Rabbi Yacob Berezniak in Havana’s Agath Israel synagogue. (photo by Baila Lazarus)
On a small side street in Old Havana, an innocuous sign on a decaying wall announces “Synagoga Adath Israel.”
A few steps away, on Picota Street, an entrance leads into the basement of an old building to reveal a modest but well-appointed synagogue that has been serving Cuban Jews for almost 100 years.
Rabbi Yacob Berezniak greets me, though I’ve made no appointment, and talks proudly about the synagogue, but is distressed at the situation with the Jews in Cuba. The community is dwindling, he says, and aging.
The Jewish community in Cuba started growing with an influx from Poland and Russia after the First World War and continued for almost three decades. At its largest, it’s estimated to have been more than 20,000. Not only was it big enough to build and maintain one synagogue, but, as tends to happen in many Jewish communities, it supported a break-away group that moved into a building next door.
After the Cuban revolution, however, changes in the political and economic structure, as well as restrictions on religious observance, caused many Jews to leave – for the United States, Israel and Mexico, among other locations. Today, according to Berezniak, the community numbers only 1,200 in all of Cuba, with 900 being in Havana.
“Most of the members are very old,” he said. “And they’re very poor.”
Poverty in Cuba is a controversial topic. There are those who talk about how the reforms after the revolution provided an ideal lifestyle. Indeed, there are few who would argue that Cuba has had some of the best educational and health reforms in the world. Many foreigners have been coming to Cuba to get health care they may not find in their own countries.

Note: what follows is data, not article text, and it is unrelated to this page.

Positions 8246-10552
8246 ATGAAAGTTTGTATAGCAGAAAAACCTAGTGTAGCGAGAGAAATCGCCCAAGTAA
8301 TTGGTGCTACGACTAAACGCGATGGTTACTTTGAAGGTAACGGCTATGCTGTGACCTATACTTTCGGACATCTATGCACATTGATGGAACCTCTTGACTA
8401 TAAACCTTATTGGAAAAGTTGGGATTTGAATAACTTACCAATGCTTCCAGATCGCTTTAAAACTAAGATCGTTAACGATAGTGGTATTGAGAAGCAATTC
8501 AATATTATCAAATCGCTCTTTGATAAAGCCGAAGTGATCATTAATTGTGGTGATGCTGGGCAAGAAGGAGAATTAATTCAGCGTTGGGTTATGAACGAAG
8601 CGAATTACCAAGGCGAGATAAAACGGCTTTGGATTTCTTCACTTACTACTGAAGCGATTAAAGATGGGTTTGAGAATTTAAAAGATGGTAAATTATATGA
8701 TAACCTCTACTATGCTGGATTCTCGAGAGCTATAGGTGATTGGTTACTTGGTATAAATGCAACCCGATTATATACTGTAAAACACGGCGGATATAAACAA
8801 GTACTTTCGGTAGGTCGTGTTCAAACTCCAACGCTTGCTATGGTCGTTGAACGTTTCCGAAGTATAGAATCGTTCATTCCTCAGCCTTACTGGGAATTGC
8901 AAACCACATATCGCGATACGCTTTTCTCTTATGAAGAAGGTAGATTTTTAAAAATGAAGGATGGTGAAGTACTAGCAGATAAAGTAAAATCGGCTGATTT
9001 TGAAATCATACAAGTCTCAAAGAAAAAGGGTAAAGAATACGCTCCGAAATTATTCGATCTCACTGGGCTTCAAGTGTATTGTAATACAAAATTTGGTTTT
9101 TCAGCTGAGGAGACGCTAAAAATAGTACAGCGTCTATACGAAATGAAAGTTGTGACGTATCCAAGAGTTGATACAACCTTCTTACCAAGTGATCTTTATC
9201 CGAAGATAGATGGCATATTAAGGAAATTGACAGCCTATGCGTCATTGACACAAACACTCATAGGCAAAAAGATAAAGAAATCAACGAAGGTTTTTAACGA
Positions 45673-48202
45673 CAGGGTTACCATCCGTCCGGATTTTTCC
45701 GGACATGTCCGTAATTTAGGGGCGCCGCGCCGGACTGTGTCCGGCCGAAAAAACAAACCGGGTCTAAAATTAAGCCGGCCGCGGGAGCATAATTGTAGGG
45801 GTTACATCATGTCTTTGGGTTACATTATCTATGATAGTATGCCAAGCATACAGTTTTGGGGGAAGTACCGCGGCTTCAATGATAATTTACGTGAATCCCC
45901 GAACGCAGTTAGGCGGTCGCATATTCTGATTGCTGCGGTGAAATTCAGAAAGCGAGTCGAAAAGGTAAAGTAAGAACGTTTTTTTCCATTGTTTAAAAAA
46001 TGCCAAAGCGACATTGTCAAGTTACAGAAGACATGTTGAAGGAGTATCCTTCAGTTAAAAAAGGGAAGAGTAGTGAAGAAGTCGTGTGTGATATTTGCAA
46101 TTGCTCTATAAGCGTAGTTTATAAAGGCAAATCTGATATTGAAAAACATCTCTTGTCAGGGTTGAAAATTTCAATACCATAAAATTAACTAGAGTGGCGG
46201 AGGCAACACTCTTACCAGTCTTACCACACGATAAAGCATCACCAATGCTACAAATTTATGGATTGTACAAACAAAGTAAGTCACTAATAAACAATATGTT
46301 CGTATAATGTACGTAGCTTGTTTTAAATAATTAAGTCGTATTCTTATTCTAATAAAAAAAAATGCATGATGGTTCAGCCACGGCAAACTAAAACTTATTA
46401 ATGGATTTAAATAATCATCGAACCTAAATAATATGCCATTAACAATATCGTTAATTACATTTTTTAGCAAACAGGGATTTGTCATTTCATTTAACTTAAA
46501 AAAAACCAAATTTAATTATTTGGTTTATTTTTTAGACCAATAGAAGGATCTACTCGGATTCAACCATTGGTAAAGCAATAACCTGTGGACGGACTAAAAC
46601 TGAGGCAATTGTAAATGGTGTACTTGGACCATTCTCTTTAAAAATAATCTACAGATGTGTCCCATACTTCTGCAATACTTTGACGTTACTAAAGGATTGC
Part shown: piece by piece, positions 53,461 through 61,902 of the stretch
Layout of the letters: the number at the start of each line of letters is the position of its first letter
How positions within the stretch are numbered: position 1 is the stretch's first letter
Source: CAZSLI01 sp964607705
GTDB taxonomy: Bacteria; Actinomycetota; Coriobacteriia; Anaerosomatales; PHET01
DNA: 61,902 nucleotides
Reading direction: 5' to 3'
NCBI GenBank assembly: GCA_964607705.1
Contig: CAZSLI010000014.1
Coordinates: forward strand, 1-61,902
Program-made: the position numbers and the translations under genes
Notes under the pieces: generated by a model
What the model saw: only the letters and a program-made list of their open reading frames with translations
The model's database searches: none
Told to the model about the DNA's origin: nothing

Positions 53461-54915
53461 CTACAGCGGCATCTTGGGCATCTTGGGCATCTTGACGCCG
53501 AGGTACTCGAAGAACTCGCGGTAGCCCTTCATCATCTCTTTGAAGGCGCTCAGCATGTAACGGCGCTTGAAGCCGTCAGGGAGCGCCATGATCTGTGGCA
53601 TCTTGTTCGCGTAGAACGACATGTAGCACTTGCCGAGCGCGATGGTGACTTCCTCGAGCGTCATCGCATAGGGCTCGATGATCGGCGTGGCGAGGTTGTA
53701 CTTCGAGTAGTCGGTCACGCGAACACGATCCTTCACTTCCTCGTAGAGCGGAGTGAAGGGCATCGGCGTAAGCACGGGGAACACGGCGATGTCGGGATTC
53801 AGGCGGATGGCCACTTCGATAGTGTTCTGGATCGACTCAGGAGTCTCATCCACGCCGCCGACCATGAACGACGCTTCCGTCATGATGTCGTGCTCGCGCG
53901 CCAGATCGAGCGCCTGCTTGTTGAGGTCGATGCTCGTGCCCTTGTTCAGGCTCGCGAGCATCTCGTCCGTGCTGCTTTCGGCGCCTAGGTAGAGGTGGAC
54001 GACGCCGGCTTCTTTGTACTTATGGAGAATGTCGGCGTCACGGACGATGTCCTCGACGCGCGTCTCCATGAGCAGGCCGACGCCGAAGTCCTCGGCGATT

But good health care does not mean that the poorest can afford medications, Berezniak lamented.
There is definitely a two-tiered system in Cuba. Those who are strictly living in the socialist economy have a token stipend that may only amount to a few dollars a month. They receive their money in Cuban pesos (CUP) that are worth about $0.05 Cdn. Their needs are supposed to be met with ration coupons for food and other necessities that often don’t fulfil the requirements of a large family. They live in homes that have been inherited from their parents. If their family grows, they can’t simply move into another location.
Those who have managed to get business licences, especially if serving the tourist industry, have a different story. They are paid in Cuban convertible pesos (CUC) valued at $1 US. A taxi driver can make 50 CUCs for a half-day’s work taking tourists around Havana.
To help the oldest and poorest, Adath Israel offers free meals whenever they can. Every Friday, for example, they have a free fish dinner that fills the synagogue.
“For many of the people who come to that dinner, it’s the biggest meal they will have all week,” said Berezniak, adding that he is also concerned that the Jewish community will simply disappear. “The community has been getting smaller. There are no young people here to support the older ones.”
The poverty and shrinking Jewish population are two reasons why Berezniak welcomes donations – financial and otherwise – to the synagogue. On my visit, a friend and I dropped off bags of clothing, cosmetics and toiletries – items that we take for granted but are very costly in Cuba. Prescription and non-prescription medical supplies are also needed.
With the decision in January by the Obama administration to lift the U.S. embargo of Cuba, it will be easier for certain Americans to travel and bring some supplies in small quantities, but it’s hard to say how long that will take to impact the small country. As well, larger exports are still restricted. Limited products such as telephone, computer and internet technology are now open to trade, and investment in some small businesses is permitted. But general U.S. travel tourism is not open yet. It’s expected that tourist trips will be limited to supervised groups, and there has been no agreement yet about airline flights.
If you are thinking of seeing Cuba, consider going while it’s still building and renovating its infrastructure for tourism. Havana travel agent Ivan Barba said Havana is already almost at its maximum for the number of tourists it can hold; and it will get worse as the U.S. decision opens the door for more.
Food and lodging are still quite affordable, and there are numerous all-inclusive flight and hotel deals direct from Vancouver.
To contact Adath Israel, call 1-537-860-8242 or email [email protected]. Allow a lot of time for email response, however, as internet service is sporadic.
Baila Lazarus is a freelance writer media trainer in Vancouver. Her consulting work be seen at phase2coaching.com.